Forgive the tardiness of this observation, but I didn't read any 8/11-published DC Comics until just this week, and I therefore missed out on the 8/11 DC Nation column by Eddie Berganza until just recently.
The gist of it seems to be talking up the 75th issue of Batman/Superman, which does sound legitimately cool (consisting, as it does, of two-page strips by the likes of Teddy Kristensen, Duncan Rouleau, Rafael Albuquerque and Jill Thompson...the latter of whom is hopefully doing a Krypto/Ace team-up), and announcing that he's no longer going to be editing the book. I think. (Which is probably good news? Superman/Batman started out not very good and got worse and worse, didn't it?)
What shocked me was the origin of the book: "Enter Mike Carlin and his observation of an interesting tattoo he had seen on his commute—in a melding of the S-shield and the Bat-symbol, the book's logo was born!"
I can see how the folks at DC might think the title World's Finest was too dated—it does sound stale to me. I've never liked the title Superman/Batman either though, as it sounds so bland. Why not just throw an ampersand or something in there, and call it Batman & Superman...it's still bland and descriptive, but at least it's, like, a phrase with an "and" of some kind in it, you know?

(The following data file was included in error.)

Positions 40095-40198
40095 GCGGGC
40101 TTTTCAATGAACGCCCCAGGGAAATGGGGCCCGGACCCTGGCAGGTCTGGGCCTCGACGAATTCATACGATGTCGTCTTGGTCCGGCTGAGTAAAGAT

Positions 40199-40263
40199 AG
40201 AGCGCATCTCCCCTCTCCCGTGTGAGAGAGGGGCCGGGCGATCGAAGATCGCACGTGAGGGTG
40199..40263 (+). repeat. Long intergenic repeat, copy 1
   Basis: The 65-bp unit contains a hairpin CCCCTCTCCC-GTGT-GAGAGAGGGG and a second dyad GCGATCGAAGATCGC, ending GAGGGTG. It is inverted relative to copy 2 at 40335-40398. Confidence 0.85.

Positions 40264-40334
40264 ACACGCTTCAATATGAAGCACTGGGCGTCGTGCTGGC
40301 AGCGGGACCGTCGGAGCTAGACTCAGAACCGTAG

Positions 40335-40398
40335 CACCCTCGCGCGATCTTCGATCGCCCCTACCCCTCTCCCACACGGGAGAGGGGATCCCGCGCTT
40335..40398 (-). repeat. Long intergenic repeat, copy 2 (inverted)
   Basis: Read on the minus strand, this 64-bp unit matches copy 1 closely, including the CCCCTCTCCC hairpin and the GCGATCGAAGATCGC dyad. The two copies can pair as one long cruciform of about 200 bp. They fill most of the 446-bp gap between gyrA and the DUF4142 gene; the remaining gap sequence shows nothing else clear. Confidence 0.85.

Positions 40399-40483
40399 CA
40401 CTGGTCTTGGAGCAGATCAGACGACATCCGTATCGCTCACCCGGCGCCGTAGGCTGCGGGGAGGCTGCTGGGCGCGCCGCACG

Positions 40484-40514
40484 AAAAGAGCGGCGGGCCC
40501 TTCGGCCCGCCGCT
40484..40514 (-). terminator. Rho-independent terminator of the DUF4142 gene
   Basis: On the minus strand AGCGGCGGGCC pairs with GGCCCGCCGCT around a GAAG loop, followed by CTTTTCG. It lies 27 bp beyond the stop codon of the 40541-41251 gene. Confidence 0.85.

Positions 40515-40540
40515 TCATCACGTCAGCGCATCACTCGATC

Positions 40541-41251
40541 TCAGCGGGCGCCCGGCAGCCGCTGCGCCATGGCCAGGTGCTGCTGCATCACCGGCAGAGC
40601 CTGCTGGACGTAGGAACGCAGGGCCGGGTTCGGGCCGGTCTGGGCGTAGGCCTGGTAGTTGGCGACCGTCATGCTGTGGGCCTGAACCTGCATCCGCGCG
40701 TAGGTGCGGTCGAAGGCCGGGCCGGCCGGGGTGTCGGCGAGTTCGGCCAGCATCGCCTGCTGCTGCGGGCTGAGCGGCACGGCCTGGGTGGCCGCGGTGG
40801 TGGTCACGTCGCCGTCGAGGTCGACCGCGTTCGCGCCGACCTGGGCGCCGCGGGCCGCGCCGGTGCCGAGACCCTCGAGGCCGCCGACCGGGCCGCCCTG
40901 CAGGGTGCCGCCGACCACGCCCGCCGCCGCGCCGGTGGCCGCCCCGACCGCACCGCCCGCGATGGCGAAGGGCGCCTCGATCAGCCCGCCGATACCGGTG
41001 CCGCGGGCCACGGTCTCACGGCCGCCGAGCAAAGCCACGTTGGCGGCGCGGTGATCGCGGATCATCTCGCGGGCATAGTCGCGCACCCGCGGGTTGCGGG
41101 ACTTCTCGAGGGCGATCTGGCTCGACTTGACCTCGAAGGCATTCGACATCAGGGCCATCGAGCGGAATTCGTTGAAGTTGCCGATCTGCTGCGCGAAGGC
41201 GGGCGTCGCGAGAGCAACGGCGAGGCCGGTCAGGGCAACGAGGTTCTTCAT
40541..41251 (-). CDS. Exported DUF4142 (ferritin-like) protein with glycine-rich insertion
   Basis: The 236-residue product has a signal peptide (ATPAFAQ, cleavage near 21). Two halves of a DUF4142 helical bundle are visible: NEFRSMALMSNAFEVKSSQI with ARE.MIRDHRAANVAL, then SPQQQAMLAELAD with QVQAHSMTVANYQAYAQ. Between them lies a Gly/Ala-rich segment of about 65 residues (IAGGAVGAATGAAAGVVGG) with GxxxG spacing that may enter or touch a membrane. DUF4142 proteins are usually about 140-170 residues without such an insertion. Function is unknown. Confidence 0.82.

Anyway, I was surprised to learn that the title of the book came from a fan's tattoo, rather than someone inside DC's offices, and that DC publicly admitted this, as it seems to be giving credit for a DC idea to someone who's not an employee or in any way affiliated with DC.
Is taking logo design tips from the flesh of a random commuter a bit like accepting unsolicited manuscripts? Does the random commuter now have a legal case to make that he or she deserves a fraction of the profits from Superman/Batman, or that they now own Joe Chill and Ma Kent? Isn't this a potential legal nightmare for DC?!
Unless, of course, the person with the melded S-shield/Bat-symbol tattoo was Jeph Loeb.